Thursday, June 19, 2008

"I want to be just like you when I grow up"

Don't kids say the cutest thi..... what? I'm grown up? When did that happen?

Really though, I did a presentation at an elementary school classroom today. I did this a few times last year and it was a blast. Wasn't planning on it this year, but a teacher requested I return. I bring some of my pets and backyard animals I've caught to give a talk and let the kids ask questions. I like sticking to local animals (with a few exotic surprises) to teach kids about what they might be able to find in the wild, what's safe to touch and why, etc.

It's a really rewarding, but EXHAUSTING experience. This time I brought: House centipede, fishing spider with egg sack, local millipedes, giant african millipede, toads, salamanders, baby turtle, garter snake (caught this morning!), milk snake, and corn snake. Some are family pets, some are with me just for temporary study. I have a license from the state to temporarily capture, study, photograph and then release small animals like reptiles and amphibians.

It's so difficult to maintain order in a packed classroom (other classes joined us) with a bunch of 3rd and 4th graders extremely excited to see the animals and ask questions and share their own stories. I tried my best to relay information in a way they could understand, without being condescending. If there's one thing I hate, it's when adults talk down to kids, almost to the point of baby talk, when they're trying to teach them something. And I got some tough questions.

One kid asked how to tell male and female reptiles apart. I said it was tricky, depended on the species, usually can't tell just by looking. Later he asked again about snakes - now, for snakes, you have to either force the penes (yup, males each have two) out of the body to check, or stick them with a metal probe to check out the, uh, naughty bits. So I told the kid if you have a pet snake and want to know the sex, ask a pet store worker if they know how, or find a snake specialist :P Lots of "how long do they live", "how many eggs to they lay", "is it poisonous" questions, things like that.

And lots of "my mom/friend/brother/aunt/grandpa found a snake/salamander/turtle/toad just LIKE that and teased me with it/stepped on it/killed it" You know. Everyone wanted to share their stories, and kids that age take a long time to get out simple sentences under pressure.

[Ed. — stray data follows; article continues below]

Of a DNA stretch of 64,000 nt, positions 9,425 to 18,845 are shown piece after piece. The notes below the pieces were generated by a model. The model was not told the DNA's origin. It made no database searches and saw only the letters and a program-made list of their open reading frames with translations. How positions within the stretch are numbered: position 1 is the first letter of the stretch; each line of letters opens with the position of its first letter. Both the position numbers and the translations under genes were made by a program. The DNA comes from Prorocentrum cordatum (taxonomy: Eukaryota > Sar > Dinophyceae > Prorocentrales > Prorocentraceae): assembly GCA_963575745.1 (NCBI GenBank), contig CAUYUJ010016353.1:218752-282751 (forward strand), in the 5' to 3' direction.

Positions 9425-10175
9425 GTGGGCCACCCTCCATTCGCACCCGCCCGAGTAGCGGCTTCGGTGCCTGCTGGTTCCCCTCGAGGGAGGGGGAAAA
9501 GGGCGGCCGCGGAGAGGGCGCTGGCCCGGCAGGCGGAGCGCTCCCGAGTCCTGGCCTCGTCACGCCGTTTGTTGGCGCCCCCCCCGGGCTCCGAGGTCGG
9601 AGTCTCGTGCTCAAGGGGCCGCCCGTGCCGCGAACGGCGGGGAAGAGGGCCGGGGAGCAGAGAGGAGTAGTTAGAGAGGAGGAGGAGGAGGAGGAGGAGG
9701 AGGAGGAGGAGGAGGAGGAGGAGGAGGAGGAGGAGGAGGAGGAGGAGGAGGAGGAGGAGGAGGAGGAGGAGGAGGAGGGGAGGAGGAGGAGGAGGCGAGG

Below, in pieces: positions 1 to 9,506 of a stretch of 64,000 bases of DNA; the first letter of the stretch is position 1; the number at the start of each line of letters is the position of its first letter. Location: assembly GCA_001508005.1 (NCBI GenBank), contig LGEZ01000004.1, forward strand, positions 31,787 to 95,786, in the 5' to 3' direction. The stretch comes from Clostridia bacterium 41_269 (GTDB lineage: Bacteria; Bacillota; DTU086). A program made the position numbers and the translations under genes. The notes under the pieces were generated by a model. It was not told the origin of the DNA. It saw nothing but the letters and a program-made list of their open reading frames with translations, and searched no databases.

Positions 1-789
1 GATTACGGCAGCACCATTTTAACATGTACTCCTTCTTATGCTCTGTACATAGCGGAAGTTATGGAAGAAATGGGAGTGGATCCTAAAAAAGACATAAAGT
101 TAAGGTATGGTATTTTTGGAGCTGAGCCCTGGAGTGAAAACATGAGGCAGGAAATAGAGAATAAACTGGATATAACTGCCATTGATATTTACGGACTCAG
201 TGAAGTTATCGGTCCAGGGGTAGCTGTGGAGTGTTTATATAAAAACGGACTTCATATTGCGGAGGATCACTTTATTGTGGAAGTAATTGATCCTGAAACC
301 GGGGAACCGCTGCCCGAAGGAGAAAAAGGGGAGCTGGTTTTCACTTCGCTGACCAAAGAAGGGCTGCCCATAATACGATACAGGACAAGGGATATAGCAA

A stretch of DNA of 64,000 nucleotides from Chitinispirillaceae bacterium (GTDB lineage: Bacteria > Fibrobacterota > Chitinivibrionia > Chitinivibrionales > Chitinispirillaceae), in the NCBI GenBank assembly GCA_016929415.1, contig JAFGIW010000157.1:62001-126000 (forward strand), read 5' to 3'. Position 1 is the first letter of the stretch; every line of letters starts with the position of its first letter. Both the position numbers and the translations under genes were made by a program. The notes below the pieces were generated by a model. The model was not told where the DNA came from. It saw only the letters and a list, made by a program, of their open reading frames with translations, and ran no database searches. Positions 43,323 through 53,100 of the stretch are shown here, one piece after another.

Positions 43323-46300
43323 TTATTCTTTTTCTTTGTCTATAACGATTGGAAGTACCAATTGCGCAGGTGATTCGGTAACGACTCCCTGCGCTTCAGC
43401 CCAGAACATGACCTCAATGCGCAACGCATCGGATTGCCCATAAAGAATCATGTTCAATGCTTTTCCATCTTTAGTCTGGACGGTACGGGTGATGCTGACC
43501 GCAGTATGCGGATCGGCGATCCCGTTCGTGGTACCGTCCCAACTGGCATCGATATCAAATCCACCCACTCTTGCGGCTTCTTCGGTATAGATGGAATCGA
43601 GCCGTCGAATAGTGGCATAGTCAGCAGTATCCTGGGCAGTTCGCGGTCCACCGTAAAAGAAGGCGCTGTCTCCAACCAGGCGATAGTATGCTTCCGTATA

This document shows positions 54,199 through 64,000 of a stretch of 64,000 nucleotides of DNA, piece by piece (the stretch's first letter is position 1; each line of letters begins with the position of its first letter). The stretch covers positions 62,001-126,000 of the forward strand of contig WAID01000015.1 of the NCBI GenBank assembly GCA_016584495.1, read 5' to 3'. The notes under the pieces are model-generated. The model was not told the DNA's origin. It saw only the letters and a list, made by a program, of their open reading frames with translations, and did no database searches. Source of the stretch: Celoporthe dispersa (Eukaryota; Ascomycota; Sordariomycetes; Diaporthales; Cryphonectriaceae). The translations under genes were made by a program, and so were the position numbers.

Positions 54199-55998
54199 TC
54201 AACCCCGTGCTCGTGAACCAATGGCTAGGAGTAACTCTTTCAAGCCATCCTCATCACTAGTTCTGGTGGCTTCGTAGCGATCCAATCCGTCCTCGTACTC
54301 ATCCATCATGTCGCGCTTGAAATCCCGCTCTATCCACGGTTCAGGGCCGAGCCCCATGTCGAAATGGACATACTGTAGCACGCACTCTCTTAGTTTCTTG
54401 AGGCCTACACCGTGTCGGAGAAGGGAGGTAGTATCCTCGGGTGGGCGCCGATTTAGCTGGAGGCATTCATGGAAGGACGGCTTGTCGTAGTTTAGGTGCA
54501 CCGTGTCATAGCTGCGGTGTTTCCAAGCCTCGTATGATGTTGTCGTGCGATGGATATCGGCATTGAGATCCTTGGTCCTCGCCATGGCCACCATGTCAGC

Overall it was wonderful (and that comment in the title really threw me for a loop), but so tiring, and I'm sure the animals are glad to be back home or in the wild. The kids could only touch the giant millipede and the corn snake, neither of which minded at all. Monty the corn snake is a cuddly teddy bear of a snake.

And now for some photos I took of the garter snake before I released him. Little guy was *not* pleased with me and it took me a while to get these shots.


8 comments:

Secret Lentil Clothing said...

It's so great that you did that. You never know what seeds you planted in their little brains!

Great snake pics.

Jeannie said...

How fantastic that you go to schools! I think it is wonderful. And from your post, it sounds as though the kids learned a lot.

Great pics of the snake, too.

maritza said...

Sounds like a neat experience! Very cool that you did that.
And those photos of the garter snake are phenomenal!

Always Amy said...

I love you more every time I read your blog! Seriously, you rock! :) I wanna be just like you when I grow up too! No shit! hahaha

membracid said...

The trick is to keep the bugs hidden until you need them--cuts down on the chaos.

If/when you're ready for grad school, you'll find that nearly all entomology departments have outreach programs like this.

Good for you for starting your own!

Weirdbuglady said...

Yeah all the creatures stayed in a big box, took them out one by one, but the kids were still all clamoring to get at me as I walked around the room.

At college our insect museum does tours, I might help out with some of those, I help care for their live insects :)

Juddie said...

Oh! What beautiful pictures of an fabulously photogenic snake!

Your classroom experience sounds like an adventure ....

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